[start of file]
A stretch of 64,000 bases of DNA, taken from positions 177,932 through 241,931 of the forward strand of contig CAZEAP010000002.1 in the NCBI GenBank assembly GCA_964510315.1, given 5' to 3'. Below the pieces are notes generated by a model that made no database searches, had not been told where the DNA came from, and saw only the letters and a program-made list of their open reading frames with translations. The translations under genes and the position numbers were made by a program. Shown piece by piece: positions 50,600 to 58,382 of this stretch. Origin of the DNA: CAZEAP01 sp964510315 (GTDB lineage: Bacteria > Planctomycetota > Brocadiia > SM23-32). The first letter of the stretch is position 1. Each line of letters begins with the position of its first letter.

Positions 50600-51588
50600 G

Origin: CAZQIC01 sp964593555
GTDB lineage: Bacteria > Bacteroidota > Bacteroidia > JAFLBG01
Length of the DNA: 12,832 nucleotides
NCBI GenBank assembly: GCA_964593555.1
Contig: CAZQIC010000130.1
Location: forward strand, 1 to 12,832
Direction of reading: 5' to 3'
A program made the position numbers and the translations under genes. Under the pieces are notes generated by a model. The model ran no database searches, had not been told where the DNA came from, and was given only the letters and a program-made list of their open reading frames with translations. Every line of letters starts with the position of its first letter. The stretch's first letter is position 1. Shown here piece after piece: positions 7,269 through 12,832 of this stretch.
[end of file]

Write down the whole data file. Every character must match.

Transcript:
A stretch of 64,000 bases of DNA, taken from positions 177,932 through 241,931 of the forward strand of contig CAZEAP010000002.1 in the NCBI GenBank assembly GCA_964510315.1, given 5' to 3'. Below the pieces are notes generated by a model that made no database searches, had not been told where the DNA came from, and saw only the letters and a program-made list of their open reading frames with translations. The translations under genes and the position numbers were made by a program. Shown piece by piece: positions 50,600 to 58,382 of this stretch. Origin of the DNA: CAZEAP01 sp964510315 (GTDB lineage: Bacteria > Planctomycetota > Brocadiia > SM23-32). The first letter of the stretch is position 1. Each line of letters begins with the position of its first letter.

Positions 50600-51588
50600 G

Origin: CAZQIC01 sp964593555
GTDB lineage: Bacteria > Bacteroidota > Bacteroidia > JAFLBG01
Length of the DNA: 12,832 nucleotides
NCBI GenBank assembly: GCA_964593555.1
Contig: CAZQIC010000130.1
Location: forward strand, 1 to 12,832
Direction of reading: 5' to 3'
A program made the position numbers and the translations under genes. Under the pieces are notes generated by a model. The model ran no database searches, had not been told where the DNA came from, and was given only the letters and a program-made list of their open reading frames with translations. Every line of letters starts with the position of its first letter. The stretch's first letter is position 1. Shown here piece after piece: positions 7,269 through 12,832 of this stretch.